While automatic and continuously variable transmissions are by far the norm among new cars, 6.5 percent of cars in the U.S. are still sold with manual transmissions. While cars with stick shifts get better fuel economy and are easier to maintain than automatics, they still have a variety of disadvantages.
With the proliferation of automatic transmissions and continuously variable transmissions fitted with shift paddles and the like, finding a bonafide manual transmission in just about any car is almost like finding a needle in a haystack. Even all-out performance cars like the Ferrari 458 have abandoned the traditional shift stick for steering wheel-mounted shift paddles connected to semi-automatic gearboxes.
Only 6.5 percent of cars in the U.S. were sold with manual transmissions last year, according to USA Today. Nevertheless, stick shifts are making a comeback thanks to their inherent fuel efficiency and performance advantages. The vast majority of cars with manual transmissions are in the compact and subcompact market, although sports cars like the Ford Mustang offer six-speed manual transmissions on several trims.
Pros of a stick shift
A stick shift car can be a blast to drive, especially for those who have experience with controlling manual transmissions. Nevertheless, there are plenty of other good reasons for having shift sticks around:
Manual transmissions are usually easier to maintain than their automatic counterparts. For starters, most manual transmissions tend to be less complex than automatics, meaning that fewer things go wrong in the first place. The only repair item frequently seen on most stick shifts is the clutch and that component usually doesn’t require changing for hundreds of thousands of miles, under ideal conditions.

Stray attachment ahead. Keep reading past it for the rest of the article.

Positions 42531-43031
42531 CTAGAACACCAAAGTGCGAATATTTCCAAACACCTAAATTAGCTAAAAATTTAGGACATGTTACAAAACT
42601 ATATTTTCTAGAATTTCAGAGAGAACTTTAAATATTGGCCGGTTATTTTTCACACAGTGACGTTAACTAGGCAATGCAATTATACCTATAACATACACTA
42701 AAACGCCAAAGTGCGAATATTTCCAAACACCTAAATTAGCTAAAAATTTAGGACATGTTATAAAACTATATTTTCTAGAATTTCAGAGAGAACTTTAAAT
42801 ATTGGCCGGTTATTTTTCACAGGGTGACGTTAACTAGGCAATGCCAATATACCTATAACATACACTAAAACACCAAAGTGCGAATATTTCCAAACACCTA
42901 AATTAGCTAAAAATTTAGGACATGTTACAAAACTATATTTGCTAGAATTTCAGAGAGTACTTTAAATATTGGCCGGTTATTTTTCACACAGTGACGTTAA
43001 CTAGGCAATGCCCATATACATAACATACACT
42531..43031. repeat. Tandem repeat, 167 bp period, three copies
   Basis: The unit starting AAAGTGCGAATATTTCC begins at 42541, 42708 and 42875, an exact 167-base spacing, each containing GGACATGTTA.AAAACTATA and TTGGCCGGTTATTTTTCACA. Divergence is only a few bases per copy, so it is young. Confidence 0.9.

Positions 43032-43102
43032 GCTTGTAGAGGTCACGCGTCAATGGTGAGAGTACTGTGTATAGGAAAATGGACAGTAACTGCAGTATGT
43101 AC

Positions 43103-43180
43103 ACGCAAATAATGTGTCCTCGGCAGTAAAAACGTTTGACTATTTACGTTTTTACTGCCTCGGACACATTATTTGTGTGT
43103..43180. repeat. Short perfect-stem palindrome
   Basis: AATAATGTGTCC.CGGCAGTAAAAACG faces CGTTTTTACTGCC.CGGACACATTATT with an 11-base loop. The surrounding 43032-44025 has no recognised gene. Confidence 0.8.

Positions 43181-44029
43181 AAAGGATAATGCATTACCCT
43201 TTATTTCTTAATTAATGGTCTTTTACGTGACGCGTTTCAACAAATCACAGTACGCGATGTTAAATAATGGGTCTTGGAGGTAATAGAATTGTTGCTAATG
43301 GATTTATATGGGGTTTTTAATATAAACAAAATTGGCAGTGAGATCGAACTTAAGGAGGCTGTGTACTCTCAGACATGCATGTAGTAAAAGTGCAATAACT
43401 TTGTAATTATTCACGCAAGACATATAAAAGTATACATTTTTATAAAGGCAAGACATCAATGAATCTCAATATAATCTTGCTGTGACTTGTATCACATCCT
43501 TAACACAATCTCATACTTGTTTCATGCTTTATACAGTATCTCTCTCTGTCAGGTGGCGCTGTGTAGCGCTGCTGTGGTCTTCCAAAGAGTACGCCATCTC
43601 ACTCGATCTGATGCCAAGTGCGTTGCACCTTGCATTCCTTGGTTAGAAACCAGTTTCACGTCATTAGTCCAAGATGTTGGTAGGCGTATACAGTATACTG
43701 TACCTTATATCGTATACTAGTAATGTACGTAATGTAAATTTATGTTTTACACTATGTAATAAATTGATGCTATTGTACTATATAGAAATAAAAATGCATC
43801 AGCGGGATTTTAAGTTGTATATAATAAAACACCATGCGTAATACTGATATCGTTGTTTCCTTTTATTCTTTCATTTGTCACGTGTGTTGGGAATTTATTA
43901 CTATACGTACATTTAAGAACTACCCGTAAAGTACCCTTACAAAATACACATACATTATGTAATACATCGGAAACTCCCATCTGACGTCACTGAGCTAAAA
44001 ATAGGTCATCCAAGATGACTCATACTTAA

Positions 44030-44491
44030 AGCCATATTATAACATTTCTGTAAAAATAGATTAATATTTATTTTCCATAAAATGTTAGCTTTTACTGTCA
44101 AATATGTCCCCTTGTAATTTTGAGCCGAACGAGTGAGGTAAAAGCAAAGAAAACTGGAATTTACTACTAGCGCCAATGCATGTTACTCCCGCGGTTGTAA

Manual transmissions use gear oil or engine oil, in most cases. Unlike automatic transmission fluid (ATF), it doesn’t deteriorate as quickly over time and it doesn’t need frequent changes. Some manufacturers even suggest that manual transmission fluids don’t need changing unless there’s a leak or after a repair’s been completed.
Fuel economy is usually much better in stick shift-equipped cars. Parasitic power losses from the torque converter and hydraulic pump can rob an automatic-equipped car of a small percentage of its power, along with its fuel efficiency. Depending on driving style and road conditions, drivers can increase their fuel economy by as much as 15 percent.
Driving a stick shift car gives you a better sense of control over your vehicle. Without the torque converter constantly pushing you forward, you’ll have an easier time with braking. You’ll also have a much easier time with engine braking or using the momentum of the engine itself to slow yourself down.
Stick shift cars are usually cheaper when brand-new than their automatic counterparts, especially on the lower end of the automobile market.
Cons of a stick shift
Of course, there are few disadvantages to owning a stick shift car, as well:
Learning how to operate a stick shift comes with a pretty steep learning curve. Newcomers can expect to jerk, buck, stall and miss shifts as they figure out the clutch, shift timing and other basics.
Unlike in an automatic, starting off on a hill ranges from being slightly inconvenient to being absolutely terrifying, depending on your driving skill. Many drivers have rolled back into traffic or stalled out after trying (and failing) to pull away from a hill.
Depressing the clutch pedal is a way of life in stick shift cars, but the experience can be a bit more painful in cars with heavy clutch pedal feedback. Over time, it can definitely mess with your left leg, especially at the joints.
It takes time, patience and effort to learn the joys of stick shift driving. If you’re looking at a six-speed manual sedan or coupe for your next vehicle, you can weigh these pros and cons to see if you’re ready to take the plunge.